It is 0545 Friday, November 11th, 2016. FPB 78-1 Cochise is 4700 nautical miles from Raiatea in French Polynesia, 6400 nautical miles from Denerau, Fiji, barely a month after leaving.
Cochise has accomplished this passage for the most part directly into the wind and against the current. She has kept her crew, just three of us, rested and comfortable to the point that we have totally enjoyed the experience. And after two brief stops totaling six days – four in Raietea and two in Fatu Hiva – we are not yet ready to end this passage.
Linda and I have been sharing the 0000 to 0600 watch, and our trusty crewmate Steve Parsons would usually be taking over at 0600, but our schedule has changed as we approach Panama.
We are enveloped in shipping traffic and fishing vessels, within the bowels of a massive squall, with the added dimension of numerous cloud to water lightning strikes – as in simultaneous lightning and thunder clap.
We move two VHF portable radios away from electrical connections, disconnect computers and hard drives, and remove power from iPads that back up the Simrad NAV systems.
Between weather and traffic, this is not the time or place for any form of problems with Cochise. She performs as we have come to expect, the night passes, the thunder cell dissipates, and relative calm returns.
Our norm during the change of watch is to have a brief discussion regarding Cochise and her systems, along with any weather, navigation, or other topics necessary for the oncoming watch to know, and then head down for a rest. This morning it is different. Nobody wants to rest. Everybody wants to feel the satisfaction of completing the voyage in a seamanlike manner, without drama or excitement. The Panamanian welcoming squall and its lightning show are taken in stride and, except for the possibility of a dramatic photo lying in wait within our cameras, is soon forgotten.
The three of us are all experienced in the way of boats, their builders, and how they interface with the sea. Steve Parsons has spent most of his life as a professional sailor. His more than 250,000 miles at sea, 28,000 of which have been aboard FPBs, 50,000 in the Southern Ocean, give him a unique breadth of experience. Linda and I have a few more miles on our bodies, and have been involved with more than sixty new launches, five of which were our own, over the last four decades.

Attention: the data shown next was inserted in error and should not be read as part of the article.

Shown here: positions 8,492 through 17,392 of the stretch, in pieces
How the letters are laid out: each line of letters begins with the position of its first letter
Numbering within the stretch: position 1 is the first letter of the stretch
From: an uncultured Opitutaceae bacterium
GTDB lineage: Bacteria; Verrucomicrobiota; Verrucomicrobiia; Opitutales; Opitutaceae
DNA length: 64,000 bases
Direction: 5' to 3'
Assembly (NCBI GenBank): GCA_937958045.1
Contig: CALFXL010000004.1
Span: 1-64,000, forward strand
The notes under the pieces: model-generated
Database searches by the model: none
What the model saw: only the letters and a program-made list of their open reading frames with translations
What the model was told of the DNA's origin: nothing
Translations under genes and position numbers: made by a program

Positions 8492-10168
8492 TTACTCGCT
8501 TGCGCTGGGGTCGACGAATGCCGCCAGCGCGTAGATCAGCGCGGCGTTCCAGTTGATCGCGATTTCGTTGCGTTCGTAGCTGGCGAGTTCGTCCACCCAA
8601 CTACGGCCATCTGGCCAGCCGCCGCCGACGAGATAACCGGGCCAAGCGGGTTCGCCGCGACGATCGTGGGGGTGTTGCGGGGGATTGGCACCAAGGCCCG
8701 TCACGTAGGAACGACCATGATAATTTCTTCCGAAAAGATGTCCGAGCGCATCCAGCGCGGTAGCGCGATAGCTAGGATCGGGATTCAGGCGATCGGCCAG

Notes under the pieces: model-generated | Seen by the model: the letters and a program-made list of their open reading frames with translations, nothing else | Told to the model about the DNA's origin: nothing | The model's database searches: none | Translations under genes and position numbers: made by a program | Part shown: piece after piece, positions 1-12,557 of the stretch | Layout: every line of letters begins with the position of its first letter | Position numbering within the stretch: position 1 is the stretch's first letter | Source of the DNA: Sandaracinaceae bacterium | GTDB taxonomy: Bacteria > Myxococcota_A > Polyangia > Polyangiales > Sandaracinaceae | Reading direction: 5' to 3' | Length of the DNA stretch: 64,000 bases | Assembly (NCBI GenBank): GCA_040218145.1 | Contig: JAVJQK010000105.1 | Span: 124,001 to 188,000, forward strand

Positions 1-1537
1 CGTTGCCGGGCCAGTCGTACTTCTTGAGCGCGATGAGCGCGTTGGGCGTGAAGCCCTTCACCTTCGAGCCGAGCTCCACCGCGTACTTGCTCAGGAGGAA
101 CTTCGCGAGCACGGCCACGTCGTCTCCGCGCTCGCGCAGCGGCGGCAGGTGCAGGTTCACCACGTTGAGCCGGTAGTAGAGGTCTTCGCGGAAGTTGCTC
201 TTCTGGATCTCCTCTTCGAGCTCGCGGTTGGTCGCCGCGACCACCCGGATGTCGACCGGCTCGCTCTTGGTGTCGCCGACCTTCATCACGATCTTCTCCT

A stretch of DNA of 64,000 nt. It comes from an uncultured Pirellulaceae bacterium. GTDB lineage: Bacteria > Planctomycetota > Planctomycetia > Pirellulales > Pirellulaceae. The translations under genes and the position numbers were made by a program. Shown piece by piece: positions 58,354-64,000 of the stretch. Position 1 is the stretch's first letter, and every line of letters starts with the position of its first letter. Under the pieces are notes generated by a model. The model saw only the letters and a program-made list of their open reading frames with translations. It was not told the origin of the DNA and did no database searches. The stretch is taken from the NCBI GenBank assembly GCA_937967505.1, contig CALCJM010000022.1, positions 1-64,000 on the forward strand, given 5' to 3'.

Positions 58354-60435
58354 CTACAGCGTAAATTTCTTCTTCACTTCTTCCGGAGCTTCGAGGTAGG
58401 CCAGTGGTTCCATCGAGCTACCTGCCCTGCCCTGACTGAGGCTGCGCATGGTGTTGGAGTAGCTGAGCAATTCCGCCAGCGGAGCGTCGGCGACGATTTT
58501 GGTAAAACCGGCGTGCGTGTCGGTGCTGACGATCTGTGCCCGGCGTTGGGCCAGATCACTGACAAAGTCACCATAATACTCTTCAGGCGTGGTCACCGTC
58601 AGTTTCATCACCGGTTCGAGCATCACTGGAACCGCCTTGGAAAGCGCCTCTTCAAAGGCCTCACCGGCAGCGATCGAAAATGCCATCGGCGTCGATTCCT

We have been talking about what Cochise has just done, and the way in which it has been accomplished.
Modern yachts are complex entities. They typically require a year or more to sort out after launching, and there is always a long punch list. We would never recommend to an owner that they contemplate the type of voyaging Cochise has undertaken so early in this first FPB 78’s seagoing career. And in fact, we had looked upon the voyage from New Zealand to Fiji as a quick shakedown cruise and a part of sea trials, to test Cochise in the tropics, and then planned to return to New Zealand with a punch list. After all, Cochise had been launched only ten weeks prior to our departure for Fiji.
We are not on a schedule. At this point in our lives, being in our mid-seventies, Cochise is almost certainly the last new design of ours on which we will spend serious time cruising. We had no definite plans for Cochise when she was launched, other than to take some time off and enjoy ourselves. Where and when we knew would sort itself out as we got to know the boat and its abilities. Our initial plans with Cochise were a matter of our whim and this new FPB’s reliability as a brand new, first-in-class yacht.
Which brings us back to the conversation we three have been having. None of us even remotely suspected we might be in Panama just five months to the day after splashing. Nothing in our joint experience, spanning dozens of yachts and well over half a million sea miles, would have suggested this was prudent, practical, or even possible. Yet here we are, almost at voyage end, well rested, and not yet ready to step onto land.
Our list of system issues to date is short. We toasted half of the stator windings in one of our 250 amp Electrodyne alternators, the result of our misuse, and there was a spare aboard. We had a small but messy diesel leak in a tank inspection hatch. The Iridium Pilot Satcom system does not work, probably a hardware issue. The balance of the items are minor, mostly fine-tuning that would normally have been done on our return to New Zealand.
Successfully executing new designs the first time around is a rarity in the marine business. It is difficult in the extreme. It is made more so in this case by discerning clients, with a tendency toward pursuing perfection where it is nearly impossible to achieve.
We think this level of functionality and reliability so early in a new yacht is remarkable, and we would like credit to go where it is due, to Bruce Farrand and his team at Circa who have made this possible, under what have been at times sub-optimal conditions. We would also like to acknowledge the part played in this process by Sue Grant at Berthon, and Sarah Dashew at Dashew Offshore. Sue has kept everyone on track, pointed in the right direction, while looking out for the interests of all parties in a manner unique to this industry. Sarah has provided a steadying hand on the tiller, with a perspective that sees beyond the immediate. None of this would have been possible without Bruce, Sue, or Sarah’s involvement.
With 10,000 nautical miles now in the wake of Cochise we begin the paperwork process for transiting the Panama Canal this afternoon. Thereafter, who knows…